Days ahead of the June 16 Biden-Putin summit in Geneva, the Pentagon announced a $150 million defense allocation for Ukraine to help "bolster its borders against Russia."
A Friday Defense Department statement detailed that the large package for the Ukraine Security Assistance Initiative includes "training, equipment, and advisory efforts to help Ukraine’s forces preserve the country’s territorial integrity, secure its borders, and improve interoperability with NATO."
The statement further notes that it will fund "counter-artillery radars, counter-unmanned aerial systems, secure communications gear, electronic warfare and military medical evacuation equipment, and training and equipment to improve the operational safety and capacity of Ukrainian Air Force bases."
It's being made available through the State Department's foreign military financing budget, and was previously approved by Congress on a conditional basis for fiscal year 2021, based on whether Ukraine would meet "progress" on ongoing anti-corruption efforts and reforms.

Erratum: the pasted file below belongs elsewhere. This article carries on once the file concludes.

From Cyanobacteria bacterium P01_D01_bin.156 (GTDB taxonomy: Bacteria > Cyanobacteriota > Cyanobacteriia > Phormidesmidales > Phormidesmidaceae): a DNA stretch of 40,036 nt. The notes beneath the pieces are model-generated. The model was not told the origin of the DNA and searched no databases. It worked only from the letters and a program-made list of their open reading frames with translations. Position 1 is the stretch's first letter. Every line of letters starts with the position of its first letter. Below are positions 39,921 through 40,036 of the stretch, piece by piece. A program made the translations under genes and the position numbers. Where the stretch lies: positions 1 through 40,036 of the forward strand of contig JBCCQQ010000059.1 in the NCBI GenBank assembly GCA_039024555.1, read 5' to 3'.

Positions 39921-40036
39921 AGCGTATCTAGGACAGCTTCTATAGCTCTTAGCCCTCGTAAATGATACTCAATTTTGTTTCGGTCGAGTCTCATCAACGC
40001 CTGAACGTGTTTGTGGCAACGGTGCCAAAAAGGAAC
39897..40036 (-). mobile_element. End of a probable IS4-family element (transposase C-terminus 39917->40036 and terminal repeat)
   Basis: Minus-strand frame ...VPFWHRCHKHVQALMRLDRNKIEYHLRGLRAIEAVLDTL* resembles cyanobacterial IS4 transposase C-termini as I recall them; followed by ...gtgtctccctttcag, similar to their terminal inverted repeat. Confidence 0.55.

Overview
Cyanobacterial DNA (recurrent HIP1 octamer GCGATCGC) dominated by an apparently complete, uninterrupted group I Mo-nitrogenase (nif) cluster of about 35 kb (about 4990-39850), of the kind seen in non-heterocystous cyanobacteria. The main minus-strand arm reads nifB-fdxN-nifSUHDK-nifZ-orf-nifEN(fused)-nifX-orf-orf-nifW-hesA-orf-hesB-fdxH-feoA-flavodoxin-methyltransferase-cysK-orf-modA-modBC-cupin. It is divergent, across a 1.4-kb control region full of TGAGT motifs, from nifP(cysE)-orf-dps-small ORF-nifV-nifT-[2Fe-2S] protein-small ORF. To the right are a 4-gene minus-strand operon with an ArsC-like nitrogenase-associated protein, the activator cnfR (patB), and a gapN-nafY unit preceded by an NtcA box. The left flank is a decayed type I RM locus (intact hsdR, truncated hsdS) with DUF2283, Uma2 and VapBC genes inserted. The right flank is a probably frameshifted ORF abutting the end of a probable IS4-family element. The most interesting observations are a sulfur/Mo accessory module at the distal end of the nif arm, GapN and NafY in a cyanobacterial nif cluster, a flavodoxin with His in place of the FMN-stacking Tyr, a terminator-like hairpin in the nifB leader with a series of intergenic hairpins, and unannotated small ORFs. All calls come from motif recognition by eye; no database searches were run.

On this front, the Pentagon said it "was able to certify that Ukraine has made sufficient progress on defense reforms this year," according to press secretary John Kirby.
Meanwhile, leaders in Kiev have continued their recent renewed push to be fast-tracked for NATO membership, and all of this will no doubt add to already soaring tensions going into the Biden-Putin meeting.
The White House indicated on Saturday morning that President Biden plans to appear in a solo press conference following this upcoming week's meeting with Putin in Switzerland, instead of the usual joint presser that's more typical of such bilateral summits, saying it's necessary for the US President to interact with a "free press" - though we fail to see how that wouldn't be the case if it also included Putin.
"We expect this meeting to be candid and straightforward and a solo press conference is the appropriate format to clearly communicate with the free press the topics that were raised in the meeting—both in terms of areas where we may agree and in areas where we have significant concerns," a White House official said.